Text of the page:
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The latest on pound to Thai baht exchange rates
One British pound is currently worth THB.
To see the latest exchange rate and compare historic rates year on year, head over to our exchange rates page.
To find out more about the history of the Thai baht, read on.
Or if you're jetting off to Thailand soon, be sure to check out our Thailand travel guide.
The lowdown on the Thai baht
The baht has been the official currency of Thailand since way back in 1897, although back then it was known in English as the tical – right up until 1925. In fact, when it was first around, the baht was a unit of silver and one baht was worth 15g.
One thing you need to know before you pick up your Thai baht: there are national laws regarding how you treat your notes and coins! In Thailand, you see, the King is an incredibly important figure and any disrespect towards him and his family is highly punishable – and this reaches to his image on currency too. The main things to remember are not to step on a coin with your foot if it’s rolling away, or the same with a note that’s flying away in the wind. Don’t burn or tear your notes (although that probably goes for every currency!), and certainly don’t throw money down in a disrespectful way.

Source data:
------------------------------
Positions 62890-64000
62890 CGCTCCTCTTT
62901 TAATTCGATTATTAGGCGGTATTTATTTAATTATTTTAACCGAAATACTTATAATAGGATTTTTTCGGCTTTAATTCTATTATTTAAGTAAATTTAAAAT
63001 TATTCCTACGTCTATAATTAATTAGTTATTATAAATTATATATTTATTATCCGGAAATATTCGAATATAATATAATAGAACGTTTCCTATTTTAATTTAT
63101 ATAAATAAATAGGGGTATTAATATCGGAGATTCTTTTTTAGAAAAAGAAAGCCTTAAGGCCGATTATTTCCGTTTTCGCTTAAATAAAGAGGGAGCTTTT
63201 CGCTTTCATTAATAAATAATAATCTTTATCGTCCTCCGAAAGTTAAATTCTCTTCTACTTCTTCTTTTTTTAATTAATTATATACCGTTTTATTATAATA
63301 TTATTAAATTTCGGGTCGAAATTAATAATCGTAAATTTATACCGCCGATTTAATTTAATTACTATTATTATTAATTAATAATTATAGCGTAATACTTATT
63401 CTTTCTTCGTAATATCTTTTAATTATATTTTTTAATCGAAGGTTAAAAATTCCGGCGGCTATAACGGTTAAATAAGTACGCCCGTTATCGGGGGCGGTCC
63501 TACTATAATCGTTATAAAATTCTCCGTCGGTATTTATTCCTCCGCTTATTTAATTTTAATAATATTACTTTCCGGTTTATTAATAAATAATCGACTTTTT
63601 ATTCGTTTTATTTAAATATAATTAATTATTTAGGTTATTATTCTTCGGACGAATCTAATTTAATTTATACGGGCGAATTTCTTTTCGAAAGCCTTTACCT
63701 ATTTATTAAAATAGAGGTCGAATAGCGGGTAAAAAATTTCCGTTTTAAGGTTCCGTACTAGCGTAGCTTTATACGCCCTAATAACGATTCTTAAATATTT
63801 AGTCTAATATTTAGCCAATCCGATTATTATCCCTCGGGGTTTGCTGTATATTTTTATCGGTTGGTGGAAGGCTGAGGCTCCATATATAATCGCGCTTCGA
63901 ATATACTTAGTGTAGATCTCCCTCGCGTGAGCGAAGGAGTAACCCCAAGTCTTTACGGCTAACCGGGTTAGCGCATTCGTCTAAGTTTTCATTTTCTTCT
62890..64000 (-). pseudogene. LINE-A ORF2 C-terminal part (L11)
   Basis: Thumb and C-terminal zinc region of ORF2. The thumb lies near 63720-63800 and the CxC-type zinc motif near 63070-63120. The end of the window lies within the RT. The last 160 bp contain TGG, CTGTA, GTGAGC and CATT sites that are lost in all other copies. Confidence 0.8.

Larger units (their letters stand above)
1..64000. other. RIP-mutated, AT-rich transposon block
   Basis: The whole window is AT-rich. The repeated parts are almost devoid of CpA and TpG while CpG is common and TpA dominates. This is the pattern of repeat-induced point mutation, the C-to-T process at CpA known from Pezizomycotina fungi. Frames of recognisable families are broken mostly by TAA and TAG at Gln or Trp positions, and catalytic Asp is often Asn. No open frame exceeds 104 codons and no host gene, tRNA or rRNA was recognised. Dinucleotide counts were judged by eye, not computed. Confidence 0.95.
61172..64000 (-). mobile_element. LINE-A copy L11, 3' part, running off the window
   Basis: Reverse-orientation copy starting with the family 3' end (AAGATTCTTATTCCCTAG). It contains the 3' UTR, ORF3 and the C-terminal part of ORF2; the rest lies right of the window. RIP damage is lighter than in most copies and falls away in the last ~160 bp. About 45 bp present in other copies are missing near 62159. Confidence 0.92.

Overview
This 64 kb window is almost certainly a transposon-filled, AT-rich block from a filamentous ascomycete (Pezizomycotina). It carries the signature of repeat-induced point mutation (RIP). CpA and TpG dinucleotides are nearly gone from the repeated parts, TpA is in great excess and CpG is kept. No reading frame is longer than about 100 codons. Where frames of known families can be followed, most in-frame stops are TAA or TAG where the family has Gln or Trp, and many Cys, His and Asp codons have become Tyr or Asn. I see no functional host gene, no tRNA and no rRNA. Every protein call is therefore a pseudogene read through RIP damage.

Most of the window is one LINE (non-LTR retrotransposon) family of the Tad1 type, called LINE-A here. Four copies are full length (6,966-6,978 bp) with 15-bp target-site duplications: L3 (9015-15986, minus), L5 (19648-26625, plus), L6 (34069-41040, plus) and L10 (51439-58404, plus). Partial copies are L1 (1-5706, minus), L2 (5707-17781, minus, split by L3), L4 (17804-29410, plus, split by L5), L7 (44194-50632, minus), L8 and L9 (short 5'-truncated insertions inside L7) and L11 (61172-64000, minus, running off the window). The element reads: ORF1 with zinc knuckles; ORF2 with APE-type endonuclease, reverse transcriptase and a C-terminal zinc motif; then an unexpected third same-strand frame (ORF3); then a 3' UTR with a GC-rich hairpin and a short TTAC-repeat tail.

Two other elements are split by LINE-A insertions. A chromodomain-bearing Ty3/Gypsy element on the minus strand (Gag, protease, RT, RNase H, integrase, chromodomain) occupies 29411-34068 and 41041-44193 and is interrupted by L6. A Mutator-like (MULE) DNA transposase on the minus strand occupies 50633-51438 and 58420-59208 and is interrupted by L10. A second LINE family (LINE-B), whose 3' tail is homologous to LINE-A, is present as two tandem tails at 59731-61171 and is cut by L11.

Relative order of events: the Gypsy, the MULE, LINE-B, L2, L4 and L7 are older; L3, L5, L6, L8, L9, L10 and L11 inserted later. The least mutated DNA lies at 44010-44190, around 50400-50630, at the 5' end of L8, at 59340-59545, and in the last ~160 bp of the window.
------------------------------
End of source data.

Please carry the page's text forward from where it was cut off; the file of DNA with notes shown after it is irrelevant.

A look back at British pound to Thai baht rates
Way back before 1880, the exchange rate was fixed at eight baht to one British pound, which fell to 10 baht to £1 during the 1880s. By 1902, one British pound was worth 21.75 baht.
In 1908, the baht was fixed to the British pound at a rate of 13 baht to one pound. This was adjusted to 12 baht in 1919 and again adjusted in 1923 to 11 baht to the pound. During World War II, the baht was instead fixed to the Japanese yen, at an on par rate of one yen to one baht.
The post-war baht
After the war, the baht began to be pegged to the US dollar instead at a rate of 20.8 baht to one dollar from 1956 until 1973 (with $2.80 to £1 at this time), and 20 baht to one dollar until 1978. The strengthening of the American economy meant that the baht was repegged at 25 to the dollar from 1984 up until 1997, with the dollar exchanging at around $1.75 to the pound. When 1997 hit, Thailand was stung by the Asian Financial Crisis and was no longer pegged to the dollar. It lost half its value and fell to a value of just 56 baht to the dollar by January 1998.
The baht today
Over the last ten years, Thailand’s economy has remained relatively steady against the British pound. The world financial crisis of 2008 saw the pound fall against the baht, with the exchange rate changing from 66.64 to the pound on 2nd July, to 48.51 by 22nd January 2009. These days, the baht is ranked 10th in the world’s most used currencies.